Medication Mistake Lawsuit Filed Against Pharmacy
We frequently have discussed the myriad of forms in which medication errors affect victims across the country. In most cases, the problems stem from errors made by professionals in a hospital setting who mistakenly give the wrong amount or kind of medication. However, pharmacists are also capable of making costly errors with medications that may have serious consequences for the victims.
The West Virginia Gazette recently reported on a new medication error lawsuit filed by a family against Poca Valu-Rite Inc., claiming that the store dispensed the wrong drug causing their 10-year old child to suffer severe injuries.
Specifically, the complaint alleges that the young child was supposed to get “Risperdal 3mg” but instead was given “Requipt.” Upon picking up the bottle from the pharmacy, the victim’s mother explained that she questioned the doctor upon first receiving the medication because the bottle was different than she had previously seen. However, the doctor explained that she should not worry because the different appearance was simply caused by a generic form of the drug being given.
The mother rightfully trusted the reassurance by the doctor and began giving the medication to her son. After taking the drug for about six days, the boy became severely ill. The complaint explains that the 10-year old “began experiencing psychosis, sleeplessness, decreased appetite, frequent vomiting, facial flushing, pharyngitis, gastrointestinal problems, and was admitted to the pediatric intensive care unit.”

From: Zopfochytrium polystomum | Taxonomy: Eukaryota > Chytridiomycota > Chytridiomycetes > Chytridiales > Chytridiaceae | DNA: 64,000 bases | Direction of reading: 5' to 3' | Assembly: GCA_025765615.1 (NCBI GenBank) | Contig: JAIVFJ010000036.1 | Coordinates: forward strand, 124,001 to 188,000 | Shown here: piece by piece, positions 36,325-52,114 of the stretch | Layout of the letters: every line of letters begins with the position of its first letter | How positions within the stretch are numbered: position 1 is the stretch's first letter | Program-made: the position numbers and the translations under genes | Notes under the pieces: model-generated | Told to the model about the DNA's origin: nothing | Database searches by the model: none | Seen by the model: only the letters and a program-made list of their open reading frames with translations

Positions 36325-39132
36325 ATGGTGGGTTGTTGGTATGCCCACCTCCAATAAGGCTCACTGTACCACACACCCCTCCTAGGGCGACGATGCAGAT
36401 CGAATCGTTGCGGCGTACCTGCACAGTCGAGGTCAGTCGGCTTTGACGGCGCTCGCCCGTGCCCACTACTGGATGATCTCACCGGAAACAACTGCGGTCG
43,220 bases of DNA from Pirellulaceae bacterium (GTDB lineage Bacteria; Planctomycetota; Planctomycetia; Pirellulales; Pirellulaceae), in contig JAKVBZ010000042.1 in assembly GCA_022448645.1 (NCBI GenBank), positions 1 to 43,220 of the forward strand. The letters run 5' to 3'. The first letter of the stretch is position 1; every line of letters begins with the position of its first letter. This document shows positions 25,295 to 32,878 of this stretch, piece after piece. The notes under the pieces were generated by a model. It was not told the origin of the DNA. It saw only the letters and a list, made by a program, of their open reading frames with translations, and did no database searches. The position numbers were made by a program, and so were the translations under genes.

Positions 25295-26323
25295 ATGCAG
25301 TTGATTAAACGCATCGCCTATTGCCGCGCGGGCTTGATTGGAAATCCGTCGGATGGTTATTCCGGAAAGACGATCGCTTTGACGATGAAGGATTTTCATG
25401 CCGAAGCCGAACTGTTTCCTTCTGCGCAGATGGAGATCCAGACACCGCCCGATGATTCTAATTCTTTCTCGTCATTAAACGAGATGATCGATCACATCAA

Many of the injuries sustained by the child are apparently permanent. The victim’s family subsequently filed the lawsuit against the negligent pharmacy for the injuries caused by the error.
Our Illinois medical malpractice lawyers at Levin & Perconti know that negligent conduct like that exhibited here occur much more frequently than many community members expect. It is completely reasonable for parents to trust the statements of their pharmacists, and it remains startling that the doctor would allow such a clear error to occur.
See Our Related Blog Posts: